Whether or not you’ve received education or training beyond high school, you may want to find a full time job. Here are a few things to keep in mind:
- Job interviews are not just for your employer to learn about you, they are for you to learn about your employer. You will be interviewing them too! Make sure the job is right for you and that you will not be expected to do things you are not capable of (like standing all day if that’s a problem for you).
- Starting a new job might affect your status for receiving medical assistance. It’s important that you ask about your prospective employer’s health insurance policy, and ask if it will cover the kind of health care you need. Some employers have a month-long waiting period before your insurance starts up. You can decide if that works for you.
- You do not have to disclose a disability on a job application. The only time you should disclose a disability on an application is if the employer is explicitly recruiting employees with disabilities. Look up the Office of Vocational Rehabilitation in your state if you have a disability and want help finding appropriate work.
- Employers can’t discriminate against people with disabilities, it’s against the law. Job interview questions that could elicit information about a disability are illegal. This includes questions about accommodations you might need, how many sick days you took in your last job, or what medications you are on.
Although employers must provide “reasonable accommodations” for a known disability, you are required to work together with an employer to find those accommodations, and you still must be able to perform the essential duties of the job.
Moving out of your parents’ house is a big step, but one that you can accomplish if you are prepared and have your supports in place. Living independently means you’ll be taking care of your needs on your own or with reliable help. Here’s a summary of how you can approach it: Learn what you need to know, be realistic about your expectations, do what you can to prepare yourself, and have a plan.
If you feel confident getting your driver’s license, that can be a good place to start. Driving yourself to school, medical appointments, and fun events is a great way to gain independence. If you are going to college, think about living in the dorms or going to a community college for the first two years while you practice doing all the things you need to do for yourself, like buying groceries and washing laundry.
Some of the people we talked to had lived in apartments with classmates and friends, and eventually moved in with a girlfriend or boyfriend. Some got help from the state they lived in or received Social Security Disability Insurance if they couldn’t work, and found housing through related programs. Some went away to college and then moved back into their parents’ homes, but have a new relationship with their parents after being away. They are more independent and their parents worry less about them. That might work for you too.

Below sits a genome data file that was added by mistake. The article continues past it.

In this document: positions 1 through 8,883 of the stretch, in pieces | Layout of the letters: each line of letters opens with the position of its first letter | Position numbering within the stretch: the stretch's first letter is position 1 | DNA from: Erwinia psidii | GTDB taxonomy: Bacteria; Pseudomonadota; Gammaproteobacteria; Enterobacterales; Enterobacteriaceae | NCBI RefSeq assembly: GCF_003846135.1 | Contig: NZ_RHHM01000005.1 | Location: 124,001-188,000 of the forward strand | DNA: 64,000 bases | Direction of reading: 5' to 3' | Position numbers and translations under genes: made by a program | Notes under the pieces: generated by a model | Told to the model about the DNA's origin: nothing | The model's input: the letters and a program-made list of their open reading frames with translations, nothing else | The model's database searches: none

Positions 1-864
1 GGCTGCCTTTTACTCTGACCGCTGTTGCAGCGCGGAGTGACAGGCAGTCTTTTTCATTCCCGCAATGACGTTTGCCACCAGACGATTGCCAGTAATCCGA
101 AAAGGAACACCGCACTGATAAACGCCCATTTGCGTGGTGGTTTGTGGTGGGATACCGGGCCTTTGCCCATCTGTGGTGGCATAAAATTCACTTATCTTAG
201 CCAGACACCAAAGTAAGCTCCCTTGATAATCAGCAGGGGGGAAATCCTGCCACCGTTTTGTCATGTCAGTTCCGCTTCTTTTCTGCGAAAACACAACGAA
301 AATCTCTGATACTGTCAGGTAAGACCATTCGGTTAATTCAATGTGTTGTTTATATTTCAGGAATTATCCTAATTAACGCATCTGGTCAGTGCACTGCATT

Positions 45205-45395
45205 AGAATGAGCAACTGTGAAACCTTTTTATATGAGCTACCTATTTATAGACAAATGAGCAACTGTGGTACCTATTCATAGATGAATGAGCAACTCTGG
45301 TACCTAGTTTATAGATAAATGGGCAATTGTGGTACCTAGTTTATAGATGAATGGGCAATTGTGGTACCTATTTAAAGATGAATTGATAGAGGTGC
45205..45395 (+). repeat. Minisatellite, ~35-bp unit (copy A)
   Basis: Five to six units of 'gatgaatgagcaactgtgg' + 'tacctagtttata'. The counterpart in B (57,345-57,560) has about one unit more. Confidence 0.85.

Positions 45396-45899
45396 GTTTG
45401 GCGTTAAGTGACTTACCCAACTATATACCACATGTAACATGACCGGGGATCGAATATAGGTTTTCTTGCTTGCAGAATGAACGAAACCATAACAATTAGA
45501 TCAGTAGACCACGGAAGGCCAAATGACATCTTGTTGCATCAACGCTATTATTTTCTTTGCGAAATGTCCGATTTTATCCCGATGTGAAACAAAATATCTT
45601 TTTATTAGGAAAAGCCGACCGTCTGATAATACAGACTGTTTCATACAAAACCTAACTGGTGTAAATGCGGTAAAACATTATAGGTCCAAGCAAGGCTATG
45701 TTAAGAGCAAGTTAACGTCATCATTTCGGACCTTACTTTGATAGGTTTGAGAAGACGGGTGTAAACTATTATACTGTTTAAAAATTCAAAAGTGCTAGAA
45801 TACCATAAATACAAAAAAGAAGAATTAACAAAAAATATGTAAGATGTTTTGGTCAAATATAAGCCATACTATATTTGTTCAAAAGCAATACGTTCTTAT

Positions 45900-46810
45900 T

When you were younger you may have had to rely on your parents for a lot of help. Then, when you started needing more independence as a teenager, it may have been difficult for you and your parents to agree on new rules, especially if they were concerned about your safety. This may have led to some tension or fighting. It can be frustrating dealing with parents and Mito! Your parents probably mean well, and are trying the best they can to help you and keep you safe. Be patient with them, with yourself, and with the situation. Keep talking with your parents and letting them know what you need. Sometimes a family counselor can help all of you learn how to communicate better, especially if tensions are running high.
Remember, it’s OK to ask for help. Just because you are working toward becoming independent from your parents doesn’t mean you have to do everything alone. As one young woman says:
Doctors can’t always be sure if someone has a mitochondrial disorder. Before you were diagnosed, you may have been afraid or angry because you didn’t understand what was happening. It may have been quite a relief to finally find out what the problem was. Or maybe you’ve known about your condition all your life and you felt “different”. Understanding your Mito is very important. Sometimes though, people may look to their health condition to explain everything about them. You might also feel like Mito took away your identity and all you are is a sick kid.
It’s OK to get discouraged when things don’t go your way or if you get sick at just the wrong time. In fact, whatever you feel is OK. There’s no such thing as a correct or incorrect feeling. But nobody wants to stay discouraged or feel isolated. Yes, your mitochondrial disorder has a big impact on the person you are, but aren’t you so much more? People who are around mitochondrial patients a lot say that on average they are ambitious, intelligent, creative, and sympathetic.
What do you do, or what would you like to do, that helps you define yourself the way you want to think of yourself? Do you listen to or play music, get good grades, write stories? Paint? Share pictures or blog on social media? Are you an avid reader who happens to have a mitochondrial disorder? Are you a skateboarder, being treated for mitochondrial disease? Or maybe you’re a gamer, with Mito?